The Future of Construction
Ms. Morris was emphatic in suggesting that Emerald has the relationships to influence the architect/builder/design community.
“We had a CEDIA Pavillion this past year [at the KBIS Kitchen & Bath Show] and saw a lot of interest,” Morris said. “And I think that we’ll continue that relationship – I don’t know in what regard – but we want to educate that community on why they need to pay attention to what’s going on in this community [CEDIA]…for their business and for their clients…because all of it is with then end-consumer in mind. They need to be educated on what’s going on here, because this [smart homes] is the future of construction. We see that…and we want them to see that.”
There are parallels to the rapid technical development of smart homes and what Emerald sees going on in the hospitality business with what she called “smart spaces.” Emerald has already done some test marketing to this parallel industry and they have been successful in raising some attention…a positive sign.
“A lot of people don’t know what CEDIA is, outside of CEDIA,” Morris told us. This is, Emerald appears to feel, a real opportunity. “We want to broadcast what’s going on here…there’s a lot here in this market and we want to give a platform for that.”
The Lost Connection Between CEDIA the Association & CEDIA the Show
We spoke to Morris about the trepidation that many CEDIA members and exhibitors have expressed by the decision of the organization to sell off the show. What influence, some have asked Strata-gee, will integrators and tech exhibitors have with a large national exposition company? We went from being a big fish in a small pond, to a small fish in a big pond…will they even care about our feelings about the show?
“Well, we care a lot..we care a lot… Part of the reason that we have this transition period is because we are not wanting to come in and bulldoze what CEDIA has done,” Morris said emphatically. “CEDIA has run this show, and they have done a lot of things really well. We look at this [transition] as a research opportunity.”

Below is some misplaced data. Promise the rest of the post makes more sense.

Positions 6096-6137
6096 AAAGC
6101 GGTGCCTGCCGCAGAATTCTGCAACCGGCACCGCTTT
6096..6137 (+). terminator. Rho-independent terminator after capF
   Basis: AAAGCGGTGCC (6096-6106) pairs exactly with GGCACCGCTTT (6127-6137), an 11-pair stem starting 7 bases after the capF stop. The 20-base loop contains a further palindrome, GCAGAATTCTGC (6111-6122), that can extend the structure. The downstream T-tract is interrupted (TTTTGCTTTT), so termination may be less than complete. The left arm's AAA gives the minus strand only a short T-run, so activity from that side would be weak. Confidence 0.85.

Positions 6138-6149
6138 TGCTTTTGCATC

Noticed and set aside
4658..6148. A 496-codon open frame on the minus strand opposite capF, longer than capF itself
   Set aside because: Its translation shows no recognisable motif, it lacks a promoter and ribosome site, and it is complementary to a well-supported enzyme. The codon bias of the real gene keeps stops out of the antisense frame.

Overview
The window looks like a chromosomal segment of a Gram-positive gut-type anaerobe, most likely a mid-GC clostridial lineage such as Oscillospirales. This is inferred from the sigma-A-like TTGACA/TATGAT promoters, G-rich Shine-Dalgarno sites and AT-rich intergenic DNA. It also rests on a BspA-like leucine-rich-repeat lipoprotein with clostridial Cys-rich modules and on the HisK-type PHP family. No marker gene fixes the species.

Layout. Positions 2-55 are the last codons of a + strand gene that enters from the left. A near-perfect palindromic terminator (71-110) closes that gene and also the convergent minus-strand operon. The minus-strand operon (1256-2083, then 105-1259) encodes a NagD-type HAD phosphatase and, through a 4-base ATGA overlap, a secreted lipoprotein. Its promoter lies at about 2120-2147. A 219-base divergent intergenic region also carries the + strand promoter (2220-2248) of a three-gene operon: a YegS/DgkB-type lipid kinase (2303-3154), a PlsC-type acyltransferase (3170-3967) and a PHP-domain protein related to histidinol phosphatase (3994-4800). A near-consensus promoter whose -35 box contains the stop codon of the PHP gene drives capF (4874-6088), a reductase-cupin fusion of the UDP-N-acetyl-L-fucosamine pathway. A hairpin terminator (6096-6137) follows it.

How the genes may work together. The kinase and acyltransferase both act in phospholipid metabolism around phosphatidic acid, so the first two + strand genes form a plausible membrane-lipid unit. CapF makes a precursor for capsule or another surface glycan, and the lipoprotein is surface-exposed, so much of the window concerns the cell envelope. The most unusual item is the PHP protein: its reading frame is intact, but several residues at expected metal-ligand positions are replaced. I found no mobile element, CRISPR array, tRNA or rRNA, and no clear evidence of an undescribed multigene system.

They had sent out flyers to CEDIA members asking for feedback, “We want your feedback,” Morris proclaimed. “We want to know the good, the bad, and everything in between. What can we improve upon?”
But, Morris acknowledged, “We don’t want to promise the gold at the end of the rainbow. We know that change takes time and we want to build a relationship with this community, to say, ‘We want you to trust us.’ But we know that takes time.”
At CEDIA 2017, Emerald convened an Exhibitor Advisory Council made up of a group of existing exhibitors, to whom they can bounce all of their ideas on before actually roll any changes out. Topics they are already considering: Do we keep bouncing around to different cities every year or two? Or do we want to put down roots in one place?
There are about ten to twelve exhibitors on this council, but Morris didn’t have the list of names with her. She promised to publish that list and make it public.
Morris also said that they will continue to work “in lockstep with CEDIA.” There is a new strategic plan in the works at CEDIA, and Emerald is waiting to see where that takes the Association, to determine how they can provide support for any new strategic goals.
What Changes are Coming to the CEDIA Show?
Morris told us that Emerald already has some interesting new ideas for the 2018 show. At that show, Emerald is launching something they call a Smart Stage, a centrally located stage with rotating events to further engage attendees and also provide opportunities for exhibitors as well.
As part of this initiative, a program called Tech Bites will launch as well. Tech Bites are 5-minute time slots that exhibitors can apply for to showcase a new product or service with a quick elevator pitch. Now exhibitors have a chance to show off their hottest items not just to the attendees who come to their booths, but on a big stage to a larger audience of attendees.